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Understanding China's Economic Performance

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  • Jeffrey D. Sachs
  • Wing Thye Woo

Abstract

Two schools of thought have emerged to interpret China's rapid growth. The experimentalist school attributes the successes to incremental experimentation, and claims that resulting non-capitalist institutions have been successful in agriculture where land is not owned by the farmers; in township and village enterprises which are owned collectively by rural communities; and in state owned enterprises where increased competition and not privatization has been emphasized. The convergence school holds that China's successes comes from its institutions being allowed to converge with those of non-socialist economies, and that China's economic structure at the start of reforms is a major explanation for the rapid growth. China's gradualism and "innovative" non-capitalist institutions are responses to its political circumstances. Interestingly, China's recent policy trend is toward institutional harmonization rather than institutional innovation, suggesting that the government accepts that the ingredients for a dynamic market economy are already well-known.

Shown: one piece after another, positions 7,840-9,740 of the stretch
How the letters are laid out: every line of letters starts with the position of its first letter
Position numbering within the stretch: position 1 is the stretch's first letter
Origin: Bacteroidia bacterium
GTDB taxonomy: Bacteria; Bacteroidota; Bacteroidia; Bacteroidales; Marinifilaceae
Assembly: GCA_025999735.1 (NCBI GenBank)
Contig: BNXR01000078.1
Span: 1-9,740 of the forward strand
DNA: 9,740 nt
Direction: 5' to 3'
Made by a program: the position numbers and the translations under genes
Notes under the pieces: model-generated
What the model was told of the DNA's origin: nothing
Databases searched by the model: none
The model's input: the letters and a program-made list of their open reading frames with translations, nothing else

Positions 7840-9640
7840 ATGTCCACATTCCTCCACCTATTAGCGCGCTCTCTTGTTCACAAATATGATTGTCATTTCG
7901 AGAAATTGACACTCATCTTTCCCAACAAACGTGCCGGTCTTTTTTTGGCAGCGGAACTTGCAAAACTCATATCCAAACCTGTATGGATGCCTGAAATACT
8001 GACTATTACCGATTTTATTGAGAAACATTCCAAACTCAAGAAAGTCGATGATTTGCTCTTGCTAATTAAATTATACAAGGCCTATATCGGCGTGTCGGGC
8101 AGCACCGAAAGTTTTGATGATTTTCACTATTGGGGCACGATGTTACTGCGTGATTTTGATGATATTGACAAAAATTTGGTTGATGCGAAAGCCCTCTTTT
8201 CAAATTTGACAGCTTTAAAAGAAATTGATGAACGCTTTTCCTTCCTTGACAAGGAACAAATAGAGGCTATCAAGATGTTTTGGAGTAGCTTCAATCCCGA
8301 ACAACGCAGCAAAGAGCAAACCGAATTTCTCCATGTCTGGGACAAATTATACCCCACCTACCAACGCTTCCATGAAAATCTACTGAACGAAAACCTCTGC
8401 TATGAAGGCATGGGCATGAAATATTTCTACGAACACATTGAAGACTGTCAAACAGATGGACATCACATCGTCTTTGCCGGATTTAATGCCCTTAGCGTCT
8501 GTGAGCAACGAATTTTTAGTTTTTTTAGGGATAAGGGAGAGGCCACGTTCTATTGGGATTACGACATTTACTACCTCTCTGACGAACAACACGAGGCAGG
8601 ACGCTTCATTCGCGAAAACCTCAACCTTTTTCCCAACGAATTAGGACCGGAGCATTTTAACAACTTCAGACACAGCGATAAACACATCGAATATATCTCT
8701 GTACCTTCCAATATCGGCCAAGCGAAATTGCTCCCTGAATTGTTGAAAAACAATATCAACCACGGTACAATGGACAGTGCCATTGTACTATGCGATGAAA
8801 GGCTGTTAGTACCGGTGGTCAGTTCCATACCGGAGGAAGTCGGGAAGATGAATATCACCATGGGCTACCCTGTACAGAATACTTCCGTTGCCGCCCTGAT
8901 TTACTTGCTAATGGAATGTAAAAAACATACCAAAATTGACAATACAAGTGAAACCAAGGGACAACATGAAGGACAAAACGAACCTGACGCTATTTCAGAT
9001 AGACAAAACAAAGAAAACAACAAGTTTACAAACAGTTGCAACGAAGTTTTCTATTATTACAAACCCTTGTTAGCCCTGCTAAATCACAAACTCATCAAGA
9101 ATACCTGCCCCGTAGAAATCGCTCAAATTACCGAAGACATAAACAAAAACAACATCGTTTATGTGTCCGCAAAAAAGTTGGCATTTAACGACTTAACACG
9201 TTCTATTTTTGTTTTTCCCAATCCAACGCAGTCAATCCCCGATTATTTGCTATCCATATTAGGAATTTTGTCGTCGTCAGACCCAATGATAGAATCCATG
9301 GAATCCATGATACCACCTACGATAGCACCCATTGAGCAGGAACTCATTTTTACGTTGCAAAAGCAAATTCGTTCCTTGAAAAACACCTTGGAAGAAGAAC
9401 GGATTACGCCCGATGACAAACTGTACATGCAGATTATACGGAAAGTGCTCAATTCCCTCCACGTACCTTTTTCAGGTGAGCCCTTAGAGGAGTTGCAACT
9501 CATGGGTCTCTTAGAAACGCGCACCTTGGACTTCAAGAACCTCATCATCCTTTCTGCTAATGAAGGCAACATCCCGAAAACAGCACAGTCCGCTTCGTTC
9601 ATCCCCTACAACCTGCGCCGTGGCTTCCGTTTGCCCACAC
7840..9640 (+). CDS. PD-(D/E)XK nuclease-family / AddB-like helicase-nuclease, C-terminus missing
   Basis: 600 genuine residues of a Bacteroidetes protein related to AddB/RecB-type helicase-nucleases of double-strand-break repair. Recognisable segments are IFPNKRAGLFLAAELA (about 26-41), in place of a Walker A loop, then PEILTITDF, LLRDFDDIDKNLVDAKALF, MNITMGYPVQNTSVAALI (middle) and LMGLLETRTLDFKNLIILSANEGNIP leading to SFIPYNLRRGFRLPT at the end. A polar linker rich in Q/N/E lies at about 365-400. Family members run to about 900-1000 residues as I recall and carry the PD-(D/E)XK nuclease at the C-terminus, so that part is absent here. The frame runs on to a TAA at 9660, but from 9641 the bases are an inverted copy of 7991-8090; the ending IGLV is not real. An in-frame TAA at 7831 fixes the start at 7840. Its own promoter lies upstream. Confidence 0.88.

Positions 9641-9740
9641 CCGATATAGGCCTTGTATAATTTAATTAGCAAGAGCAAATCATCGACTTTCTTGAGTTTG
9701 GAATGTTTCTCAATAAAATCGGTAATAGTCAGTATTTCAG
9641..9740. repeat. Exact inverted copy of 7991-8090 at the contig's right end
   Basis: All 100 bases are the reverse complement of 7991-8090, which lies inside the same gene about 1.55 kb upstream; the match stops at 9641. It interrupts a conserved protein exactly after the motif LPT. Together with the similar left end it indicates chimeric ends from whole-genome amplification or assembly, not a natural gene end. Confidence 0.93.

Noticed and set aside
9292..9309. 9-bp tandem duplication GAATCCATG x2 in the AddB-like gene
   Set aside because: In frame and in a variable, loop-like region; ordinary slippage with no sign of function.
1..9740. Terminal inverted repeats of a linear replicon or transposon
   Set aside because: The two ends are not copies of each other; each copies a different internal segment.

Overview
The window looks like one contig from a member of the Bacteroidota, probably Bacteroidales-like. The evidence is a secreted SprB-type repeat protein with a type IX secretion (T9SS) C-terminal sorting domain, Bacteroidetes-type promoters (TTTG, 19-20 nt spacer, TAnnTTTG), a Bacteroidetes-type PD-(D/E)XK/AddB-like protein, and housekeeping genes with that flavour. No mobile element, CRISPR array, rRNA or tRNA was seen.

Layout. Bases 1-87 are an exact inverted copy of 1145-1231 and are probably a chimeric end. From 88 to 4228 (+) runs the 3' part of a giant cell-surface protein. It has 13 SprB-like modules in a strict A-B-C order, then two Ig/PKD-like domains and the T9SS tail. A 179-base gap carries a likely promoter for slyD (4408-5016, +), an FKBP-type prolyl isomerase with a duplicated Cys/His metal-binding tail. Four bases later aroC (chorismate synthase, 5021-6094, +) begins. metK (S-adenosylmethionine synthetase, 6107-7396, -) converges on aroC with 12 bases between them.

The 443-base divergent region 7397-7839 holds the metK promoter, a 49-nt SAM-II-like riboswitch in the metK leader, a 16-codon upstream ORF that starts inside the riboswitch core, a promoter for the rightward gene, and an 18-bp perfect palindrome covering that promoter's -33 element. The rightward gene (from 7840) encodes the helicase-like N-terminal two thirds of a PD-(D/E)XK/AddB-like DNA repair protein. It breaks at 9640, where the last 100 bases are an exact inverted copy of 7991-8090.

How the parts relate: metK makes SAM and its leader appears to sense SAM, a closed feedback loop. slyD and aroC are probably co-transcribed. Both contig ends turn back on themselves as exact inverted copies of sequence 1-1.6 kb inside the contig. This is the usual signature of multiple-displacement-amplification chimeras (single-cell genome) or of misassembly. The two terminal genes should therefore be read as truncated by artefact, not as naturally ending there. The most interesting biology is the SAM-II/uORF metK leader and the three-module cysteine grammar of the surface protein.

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Suggested Citation

  • Jeffrey D. Sachs & Wing Thye Woo, 1997. "Understanding China's Economic Performance," Harvard Institute of Economic Research Working Papers 1793, Harvard - Institute of Economic Research.
  • Handle: RePEc:fth:harver:1793
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    References listed on IDEAS

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